Democracy and Growth Volatility: exploring the links
Our empirical investigation reveals that less democratic countries have higher volatility of GDP growth rates. Disparity in polity across countries robustly dominates differences in initial income, inequality or instability of regimes, the commonly cited reasons in the literature, as the main determinant of volatility. To explain this observation we use a stochastic dynamic model in which democracy is parameterized by the fraction of people who benefit from fiscal transfers. The government in this model maximizes the groupâ€™s utility by taxing the whole population and transfering revenue to this group. The optimal fiscal policy in such economy ensures the favored group at the expense of the rest. It is procyclical and amplifies the exogeneous shocks. More so in less democratic countries. Thus, our model is successful in explaining why tax policies are pro-cyclical in some countries, in addition to providing reasons for differences in volatility of growth rates across countries.
To our knowledge, this item is not available for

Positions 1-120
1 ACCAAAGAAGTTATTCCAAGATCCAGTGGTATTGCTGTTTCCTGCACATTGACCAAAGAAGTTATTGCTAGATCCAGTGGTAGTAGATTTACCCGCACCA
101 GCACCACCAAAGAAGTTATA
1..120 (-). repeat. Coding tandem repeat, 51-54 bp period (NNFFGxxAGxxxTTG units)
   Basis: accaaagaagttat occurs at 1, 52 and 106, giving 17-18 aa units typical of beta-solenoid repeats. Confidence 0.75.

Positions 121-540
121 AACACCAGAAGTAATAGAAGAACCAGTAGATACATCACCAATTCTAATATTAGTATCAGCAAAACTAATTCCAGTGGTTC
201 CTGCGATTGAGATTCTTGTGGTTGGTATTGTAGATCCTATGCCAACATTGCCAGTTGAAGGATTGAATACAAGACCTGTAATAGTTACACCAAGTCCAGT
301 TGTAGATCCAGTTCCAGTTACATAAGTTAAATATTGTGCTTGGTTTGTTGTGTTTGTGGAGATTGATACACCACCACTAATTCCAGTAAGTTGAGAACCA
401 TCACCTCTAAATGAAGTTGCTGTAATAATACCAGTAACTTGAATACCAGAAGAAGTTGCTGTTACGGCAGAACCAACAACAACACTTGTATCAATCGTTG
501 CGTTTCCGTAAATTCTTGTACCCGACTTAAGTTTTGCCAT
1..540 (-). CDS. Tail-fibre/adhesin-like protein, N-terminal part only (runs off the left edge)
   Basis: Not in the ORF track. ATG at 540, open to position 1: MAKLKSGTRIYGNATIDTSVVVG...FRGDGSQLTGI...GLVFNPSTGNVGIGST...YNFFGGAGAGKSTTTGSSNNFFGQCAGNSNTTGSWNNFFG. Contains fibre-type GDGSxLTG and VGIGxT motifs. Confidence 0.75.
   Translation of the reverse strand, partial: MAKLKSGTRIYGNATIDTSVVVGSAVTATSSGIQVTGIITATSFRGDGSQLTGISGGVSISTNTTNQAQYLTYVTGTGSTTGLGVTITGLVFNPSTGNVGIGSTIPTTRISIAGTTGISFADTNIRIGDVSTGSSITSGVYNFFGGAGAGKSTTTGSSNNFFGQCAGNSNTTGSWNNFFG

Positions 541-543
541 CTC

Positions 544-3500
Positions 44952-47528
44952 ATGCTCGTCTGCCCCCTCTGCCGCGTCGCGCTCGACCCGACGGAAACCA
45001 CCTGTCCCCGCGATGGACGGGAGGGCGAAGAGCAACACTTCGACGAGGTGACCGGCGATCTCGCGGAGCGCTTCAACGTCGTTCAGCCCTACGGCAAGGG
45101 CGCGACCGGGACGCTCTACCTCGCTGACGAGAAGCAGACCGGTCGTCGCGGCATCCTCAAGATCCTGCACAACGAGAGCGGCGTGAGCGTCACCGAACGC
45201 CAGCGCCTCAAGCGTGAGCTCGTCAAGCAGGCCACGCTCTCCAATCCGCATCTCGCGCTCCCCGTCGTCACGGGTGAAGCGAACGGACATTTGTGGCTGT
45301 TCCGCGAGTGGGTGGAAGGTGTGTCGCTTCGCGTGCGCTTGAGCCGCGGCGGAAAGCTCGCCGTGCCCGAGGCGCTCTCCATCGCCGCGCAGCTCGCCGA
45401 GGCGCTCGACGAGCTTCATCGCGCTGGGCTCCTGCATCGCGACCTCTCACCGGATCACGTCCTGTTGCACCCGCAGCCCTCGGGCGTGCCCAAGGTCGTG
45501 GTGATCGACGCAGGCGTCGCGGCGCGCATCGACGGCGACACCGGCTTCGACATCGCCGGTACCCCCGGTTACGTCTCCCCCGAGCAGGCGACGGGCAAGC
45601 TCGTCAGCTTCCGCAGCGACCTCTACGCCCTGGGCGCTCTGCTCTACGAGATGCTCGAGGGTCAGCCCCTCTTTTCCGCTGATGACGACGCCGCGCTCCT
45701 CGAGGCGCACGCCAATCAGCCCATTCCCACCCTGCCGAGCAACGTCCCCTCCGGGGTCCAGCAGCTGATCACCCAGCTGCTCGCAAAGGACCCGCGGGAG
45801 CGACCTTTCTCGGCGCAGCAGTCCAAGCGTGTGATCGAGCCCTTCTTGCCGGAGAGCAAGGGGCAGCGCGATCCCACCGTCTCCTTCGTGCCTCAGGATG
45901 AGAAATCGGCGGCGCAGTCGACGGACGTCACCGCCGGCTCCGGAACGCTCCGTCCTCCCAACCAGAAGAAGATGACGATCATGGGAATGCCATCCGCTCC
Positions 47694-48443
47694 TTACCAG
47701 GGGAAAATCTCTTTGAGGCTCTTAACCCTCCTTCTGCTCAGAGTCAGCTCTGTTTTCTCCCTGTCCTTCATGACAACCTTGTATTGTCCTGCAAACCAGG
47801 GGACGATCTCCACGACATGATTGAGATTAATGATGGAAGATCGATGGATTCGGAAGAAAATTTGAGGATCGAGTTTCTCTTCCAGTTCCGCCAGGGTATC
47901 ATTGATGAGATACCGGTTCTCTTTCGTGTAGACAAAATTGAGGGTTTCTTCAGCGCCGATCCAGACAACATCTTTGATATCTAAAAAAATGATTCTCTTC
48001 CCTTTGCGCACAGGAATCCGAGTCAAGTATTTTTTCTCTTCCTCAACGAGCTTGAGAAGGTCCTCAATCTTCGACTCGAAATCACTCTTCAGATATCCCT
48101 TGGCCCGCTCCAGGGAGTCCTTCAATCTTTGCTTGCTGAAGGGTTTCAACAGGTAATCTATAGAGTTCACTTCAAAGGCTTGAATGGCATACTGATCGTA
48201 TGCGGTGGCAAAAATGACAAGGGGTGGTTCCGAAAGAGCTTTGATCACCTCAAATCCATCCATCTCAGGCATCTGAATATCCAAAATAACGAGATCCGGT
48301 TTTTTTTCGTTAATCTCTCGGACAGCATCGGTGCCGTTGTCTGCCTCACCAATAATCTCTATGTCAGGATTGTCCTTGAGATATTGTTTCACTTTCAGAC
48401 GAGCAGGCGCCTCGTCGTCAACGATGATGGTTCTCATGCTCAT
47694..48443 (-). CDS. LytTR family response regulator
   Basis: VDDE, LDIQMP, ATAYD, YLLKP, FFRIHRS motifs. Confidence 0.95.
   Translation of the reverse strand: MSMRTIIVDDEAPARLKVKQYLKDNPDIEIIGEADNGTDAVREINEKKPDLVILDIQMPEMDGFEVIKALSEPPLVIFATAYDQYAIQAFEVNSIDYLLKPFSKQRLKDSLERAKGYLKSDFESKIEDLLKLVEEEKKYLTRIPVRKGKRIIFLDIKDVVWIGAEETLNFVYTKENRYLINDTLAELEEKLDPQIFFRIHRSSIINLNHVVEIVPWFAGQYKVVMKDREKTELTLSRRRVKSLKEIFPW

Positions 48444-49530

download. To find whether it is available, there are three
1. Check below under "Related research" whether another version of this item is available online.
2. Check on the provider's web page whether it is in fact available.
3. Perform a search for a similarly titled item that would be available.
|Date of creation:||04 Jul 2006|
|Date of revision:|
|Contact details of provider:|| Web page: http://comp-econ.org/|
More information through EDIRC
When requesting a correction, please mention this item's handle: RePEc:sce:scecfa:231. See general information about how to correct material in RePEc.
For technical questions regarding this item, or to correct its authors, title, abstract, bibliographic or download information, contact: (Christopher F. Baum)
If references are entirely missing, you can add them using this form.